In a two-hour hearing Friday afternoon, lawmakers heard public testimony on the idea of repealing Idaho’s urban renewal law as a gateway to reforming economic development practices.
The repeal is part of a bill being pushed by Rep. Bob Schaefer, R-Nampa, who believes that urban renewal has been used and abused in recent years. The legislation wouldn’t force active agencies to shut down, but would prevent new ones from being opened.
Schaefer isn’t completely against the concept of local economic development, but told committee members that the law doesn’t provide enough transparency or accountability to taxpayers, which he says creates an “advanced level of greed for taxpayer dollars.”
If his bill makes it into law, Schaefer says he would bring legislation with reformed urban renewal practices therein. “We need to redraw an appropriate urban renewal law,” Schaefer said.
Former state lawmaker Maurice Clements of Nampa told the panel that California has ended its urban renewal programs because they were rife with abuse and prodded Idaho lawmakers to do the same. “We’re headed that direction,” Clements warned. “This is a growing thing and there’s going to be more abuse constantly.”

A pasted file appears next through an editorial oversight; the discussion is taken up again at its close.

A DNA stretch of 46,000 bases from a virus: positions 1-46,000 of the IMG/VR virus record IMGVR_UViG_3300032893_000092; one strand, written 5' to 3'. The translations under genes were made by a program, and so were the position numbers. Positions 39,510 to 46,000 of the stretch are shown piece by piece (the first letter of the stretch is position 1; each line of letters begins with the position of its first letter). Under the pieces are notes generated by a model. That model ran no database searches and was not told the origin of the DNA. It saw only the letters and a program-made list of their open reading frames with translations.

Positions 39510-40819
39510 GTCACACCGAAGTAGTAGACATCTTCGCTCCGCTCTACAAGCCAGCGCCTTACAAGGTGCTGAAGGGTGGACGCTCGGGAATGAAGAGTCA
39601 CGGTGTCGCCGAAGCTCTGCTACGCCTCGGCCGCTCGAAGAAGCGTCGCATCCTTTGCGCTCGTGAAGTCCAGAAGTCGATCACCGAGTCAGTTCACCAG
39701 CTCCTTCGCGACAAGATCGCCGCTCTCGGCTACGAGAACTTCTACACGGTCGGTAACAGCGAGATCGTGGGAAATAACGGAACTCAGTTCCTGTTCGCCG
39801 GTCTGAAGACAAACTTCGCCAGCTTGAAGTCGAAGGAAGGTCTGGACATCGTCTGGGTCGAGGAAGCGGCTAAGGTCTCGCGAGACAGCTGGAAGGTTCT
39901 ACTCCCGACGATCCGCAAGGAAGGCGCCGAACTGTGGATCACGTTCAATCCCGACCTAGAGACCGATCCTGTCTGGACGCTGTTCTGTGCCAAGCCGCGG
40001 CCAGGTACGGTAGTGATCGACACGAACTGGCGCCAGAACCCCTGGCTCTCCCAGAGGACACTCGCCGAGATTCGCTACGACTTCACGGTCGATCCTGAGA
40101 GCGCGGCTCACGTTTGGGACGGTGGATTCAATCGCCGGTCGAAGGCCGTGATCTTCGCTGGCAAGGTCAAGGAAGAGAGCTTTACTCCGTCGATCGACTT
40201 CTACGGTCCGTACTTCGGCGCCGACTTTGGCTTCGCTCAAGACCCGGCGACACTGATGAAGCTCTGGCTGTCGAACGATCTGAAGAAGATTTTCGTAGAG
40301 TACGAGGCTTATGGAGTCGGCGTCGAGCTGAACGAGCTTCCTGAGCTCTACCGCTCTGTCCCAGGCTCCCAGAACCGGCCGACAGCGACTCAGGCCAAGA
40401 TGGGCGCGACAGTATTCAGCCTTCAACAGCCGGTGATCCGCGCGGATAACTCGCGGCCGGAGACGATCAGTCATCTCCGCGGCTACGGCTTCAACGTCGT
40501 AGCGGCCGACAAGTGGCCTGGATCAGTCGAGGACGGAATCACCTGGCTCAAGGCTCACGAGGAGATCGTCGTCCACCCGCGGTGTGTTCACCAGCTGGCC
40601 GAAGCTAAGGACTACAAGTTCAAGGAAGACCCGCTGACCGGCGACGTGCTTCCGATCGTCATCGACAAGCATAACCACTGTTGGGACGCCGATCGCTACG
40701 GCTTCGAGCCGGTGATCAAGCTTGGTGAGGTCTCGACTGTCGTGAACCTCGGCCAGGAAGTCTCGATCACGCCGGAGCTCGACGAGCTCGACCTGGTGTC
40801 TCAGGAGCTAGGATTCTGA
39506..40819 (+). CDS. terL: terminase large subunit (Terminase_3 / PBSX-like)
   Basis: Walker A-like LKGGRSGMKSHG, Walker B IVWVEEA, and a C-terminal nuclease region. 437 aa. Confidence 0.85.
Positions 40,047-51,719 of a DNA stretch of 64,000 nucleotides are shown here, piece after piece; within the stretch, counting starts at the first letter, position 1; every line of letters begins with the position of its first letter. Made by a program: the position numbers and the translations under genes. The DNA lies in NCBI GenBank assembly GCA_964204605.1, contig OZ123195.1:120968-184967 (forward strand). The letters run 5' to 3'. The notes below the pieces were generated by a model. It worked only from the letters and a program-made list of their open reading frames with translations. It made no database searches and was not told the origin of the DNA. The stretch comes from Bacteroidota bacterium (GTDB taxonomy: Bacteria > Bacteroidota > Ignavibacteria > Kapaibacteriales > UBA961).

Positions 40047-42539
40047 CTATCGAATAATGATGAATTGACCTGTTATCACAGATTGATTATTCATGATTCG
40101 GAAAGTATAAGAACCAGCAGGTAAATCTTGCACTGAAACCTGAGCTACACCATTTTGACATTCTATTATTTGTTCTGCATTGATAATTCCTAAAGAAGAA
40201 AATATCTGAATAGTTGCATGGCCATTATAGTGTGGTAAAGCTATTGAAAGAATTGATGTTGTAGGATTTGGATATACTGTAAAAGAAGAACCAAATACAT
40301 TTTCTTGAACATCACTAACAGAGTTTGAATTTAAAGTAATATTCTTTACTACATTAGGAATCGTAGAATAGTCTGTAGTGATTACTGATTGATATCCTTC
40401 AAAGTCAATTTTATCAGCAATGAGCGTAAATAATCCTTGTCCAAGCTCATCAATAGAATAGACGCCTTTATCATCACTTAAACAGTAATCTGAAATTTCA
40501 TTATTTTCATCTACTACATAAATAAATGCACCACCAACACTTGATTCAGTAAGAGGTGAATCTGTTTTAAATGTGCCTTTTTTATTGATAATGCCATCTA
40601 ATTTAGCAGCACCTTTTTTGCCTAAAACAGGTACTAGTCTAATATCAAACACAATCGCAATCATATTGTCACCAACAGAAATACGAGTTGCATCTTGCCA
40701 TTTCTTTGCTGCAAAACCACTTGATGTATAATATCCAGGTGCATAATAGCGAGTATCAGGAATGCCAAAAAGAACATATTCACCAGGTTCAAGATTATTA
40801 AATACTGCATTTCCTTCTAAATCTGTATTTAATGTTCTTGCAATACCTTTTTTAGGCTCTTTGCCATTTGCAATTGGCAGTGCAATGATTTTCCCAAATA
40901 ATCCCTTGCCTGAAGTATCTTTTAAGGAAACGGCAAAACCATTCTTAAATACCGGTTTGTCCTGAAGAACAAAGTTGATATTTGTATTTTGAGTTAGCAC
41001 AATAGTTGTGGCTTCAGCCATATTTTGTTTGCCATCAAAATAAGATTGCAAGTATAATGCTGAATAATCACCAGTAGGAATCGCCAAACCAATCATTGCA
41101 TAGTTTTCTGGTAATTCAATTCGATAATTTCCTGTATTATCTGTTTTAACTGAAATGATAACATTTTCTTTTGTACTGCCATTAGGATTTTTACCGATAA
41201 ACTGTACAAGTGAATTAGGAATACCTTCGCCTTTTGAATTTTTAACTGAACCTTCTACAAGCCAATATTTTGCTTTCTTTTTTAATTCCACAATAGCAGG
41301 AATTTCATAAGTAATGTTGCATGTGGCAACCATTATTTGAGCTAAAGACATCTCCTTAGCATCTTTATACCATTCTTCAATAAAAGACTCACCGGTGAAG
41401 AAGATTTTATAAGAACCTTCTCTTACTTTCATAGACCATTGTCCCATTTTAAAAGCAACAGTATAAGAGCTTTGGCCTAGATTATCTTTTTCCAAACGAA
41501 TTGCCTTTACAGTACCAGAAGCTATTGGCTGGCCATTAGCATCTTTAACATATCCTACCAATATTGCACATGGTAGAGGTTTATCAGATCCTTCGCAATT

But Pocatello Mayor Brian Blad said that in order to stay competitive with other states, Idaho must keep its urban renewal incentives in place. “We don’t have what other states have,” Blad said. “We don’t have the ability to throw money at them because it sounds good.”
Pocatello’s chief financial officer, David Swindell, warned that waiting for the free market to bring jobs to Idaho’s cities would be misguided. “That’s using hope for a method,” Swindell said, rejecting the market solution.
Blad said that the incentives and subsidies provided by urban renewal agencies are now required to interest corporate site-selectors. “The reality is the companies are looking for investments from their communities to come here,” Blad said.
Melinda Anderson, head of the urban renewal agency in Twin Falls, agreed with Blad that incentives are needed to attract businesses, saying they are “literally the only tool Idaho communities have to create jobs and spur private investment.”
The bill’s vote was delayed because some panel lawmakers needed to return home for the weekend and panel chair Lenore Hardy Barrett, R-Challis, didn’t want to rush the process. “This is not going to be one of those fast votes,” Barrett said. “If you object, I’m sorry, but let’s have due diligence here.”